Updated: Nov 22, 2020
Gen -Y has often been described as Gen Why, with its search for meaning so hated by the previous generation. Put all hate aside this is why they are focused and keen about humanity, environment, financial justice and other relevant social topics. Gen Z on the other hand not only questions the status quo but actively shapes and challenges it. And so we see a layer in society consisting of 18 to 35 year-olds who earn well-paid jobs in the digital economy, media, or work as influencers and free spirits earning enough money for an individual lifestyle.
This is accompanied by a growth of Neo-brokers worldwide, that allow you to invest in companies such as Apple, Facebook or Amazon for as little as 10 euros a month. Just a few years ago this would have required a minimum investment of 2500+ euros. Something that none of the aforementioned were willing to pay, not to mention the inability to diversify a portfolio with under 10k.
Now the possibility of owning shares in a company at a reasonable price is combined with the search for meaning and the desire for a change in the world for the better. Why should someone from this target group invest in Ford? BP? American Airlines, Walmart, P&G or JP Morgan? Lufthansa? Daimler? Despite some of these brands still being strong in heritage and charisma by their expertise, their attraction is declining. There is in fact no reason for a value-oriented generation to buy into these companies. Gen-Y as well as Gen-Z both have 50–90 years on this planet ahead of them and will only support what supports them in their individual plans to save the planet and humanity (or at least does not make it worse).
We are investing in the future, we are not looking away or standing still. We want to shape and take part. Money reigns the world, so giving money to those that actually change society, save the planet and care about humanity is a great way to change the world for the better.
To all the companies not convinced yet, the signs of the times are clear:
Crises are a wake-up call for balance.
In his Book “Das Megatrend-Prinzip: Wie die Welt von morgen entsteht” futurologist Matthias Horx assumes that crises are a sign that our world is not in balance. And if you look closely you will find out, that 2020 shows us pretty darn clearly that we are in urgent need of restoring balance.
We have an environmental crisis (global warming, ozone hole, melting of polar caps, forest fires, extinction of species, coral and reef death, ocean plastic, toxic waste …), there have been repeated indications of an economic crisis (global debt, banking crisis, fiat money power, dollar, rise of China) and we have a health crisis (civilization diseases, corona, mental disorders in adolescents).
Therefore, we should ask ourselves how we can bring our system back to balance — by not acting, we risk not only our physical and mental health, but also the survival of humanity itself.
How to profit in this scenario?
First, this is what happens if you won't act: Brands that do not listen to the market and consumers die a slow and uncomfortable death on the edge of relevance.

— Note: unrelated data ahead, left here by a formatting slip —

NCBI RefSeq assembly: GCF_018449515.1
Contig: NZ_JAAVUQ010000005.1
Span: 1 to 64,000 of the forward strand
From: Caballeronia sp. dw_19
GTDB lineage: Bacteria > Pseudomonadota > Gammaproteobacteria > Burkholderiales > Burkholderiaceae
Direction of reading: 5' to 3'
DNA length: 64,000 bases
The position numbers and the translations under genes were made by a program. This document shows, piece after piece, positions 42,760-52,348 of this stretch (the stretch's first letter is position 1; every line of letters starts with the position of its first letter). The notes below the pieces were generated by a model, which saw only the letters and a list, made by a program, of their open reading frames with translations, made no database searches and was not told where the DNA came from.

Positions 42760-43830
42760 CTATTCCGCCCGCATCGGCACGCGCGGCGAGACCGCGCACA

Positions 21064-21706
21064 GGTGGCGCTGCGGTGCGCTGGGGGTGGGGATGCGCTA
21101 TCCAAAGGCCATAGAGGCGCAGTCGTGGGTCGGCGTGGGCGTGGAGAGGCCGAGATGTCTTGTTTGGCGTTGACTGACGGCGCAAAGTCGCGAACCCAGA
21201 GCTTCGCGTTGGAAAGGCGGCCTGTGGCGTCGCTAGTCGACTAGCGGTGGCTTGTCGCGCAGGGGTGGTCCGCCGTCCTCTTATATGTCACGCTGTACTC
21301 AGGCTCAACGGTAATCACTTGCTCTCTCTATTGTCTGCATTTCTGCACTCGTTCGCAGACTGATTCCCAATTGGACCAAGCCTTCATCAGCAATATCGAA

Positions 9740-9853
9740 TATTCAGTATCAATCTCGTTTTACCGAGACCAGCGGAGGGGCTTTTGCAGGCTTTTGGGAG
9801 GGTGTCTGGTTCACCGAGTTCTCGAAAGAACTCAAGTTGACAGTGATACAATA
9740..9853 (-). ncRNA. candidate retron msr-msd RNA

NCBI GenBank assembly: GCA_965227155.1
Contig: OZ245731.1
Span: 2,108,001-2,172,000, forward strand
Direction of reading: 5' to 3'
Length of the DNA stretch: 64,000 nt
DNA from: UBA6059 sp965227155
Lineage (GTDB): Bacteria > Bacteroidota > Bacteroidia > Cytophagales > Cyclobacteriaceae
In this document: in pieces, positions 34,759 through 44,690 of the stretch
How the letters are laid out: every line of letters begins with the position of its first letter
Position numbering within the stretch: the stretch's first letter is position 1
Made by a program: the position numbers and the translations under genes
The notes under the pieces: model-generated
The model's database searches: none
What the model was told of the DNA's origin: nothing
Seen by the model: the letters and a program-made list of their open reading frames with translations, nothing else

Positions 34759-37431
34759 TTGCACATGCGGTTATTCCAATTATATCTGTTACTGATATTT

Thereby enough chances are obvious. It is important to take people’s needs seriously and support them with your product. Companies that do not take a socially relevant position in this environment are ignored by the growing, affluent and digitally networked elite and put into the irrelevant set.
Learn to read the signs of the times. Change your business model, reduce mark-ups, change your attitude, put values in the center of all your actions and live them in a real and authentic way. Get C02 neutral, stop marketing material waste, don't fuck up your user with upselling mechanics, donate partial earnings, rethink your production material, exchange your supply chain.
Funny, as the top 10 companies with the best CSR reputation somehow remind us pretty accurately about our culture – Rolex, Lego, Disney, Adidas Group, Microsoft, Sony, Cannon, Michelin, Netflix, Bosch.
Think about the human, think about humanity and about mankind. What can you do (I am pretty sure you can do a lot) with your product, your model, your role and your skills to restore a tiny bit of balance. Get a strategy or corporate identity agency to help you with your culture, start with brand, not with performance. Then come up with killer ideas (again creative agencies can help, if you brief them the right way) on how to execute these values.
You can find these ideas yourself if you ask: Does this help my customer? Does my customer gain value/profit (instead of asking yourself how you can profit)? Does my mission do any good for society, the environment, or human mankind? How can I contribute, support, enable, or give voice? Does my business model fit into the zeitgeist?
Answer those for your individual company skills and position. Both talents and shareholders will then not be able to resist your brand. Profit will be flowing your way — naturally. Young investors will be like “Sooo, this product is gonna save the planet? … Shut up and take my money”.
Convince a young audience to follow your brand for a better future and you become emotionally connected with your target group being aligned through the same goals. You become a hero brand. The world of today does not need love brands, it needs more hero brands.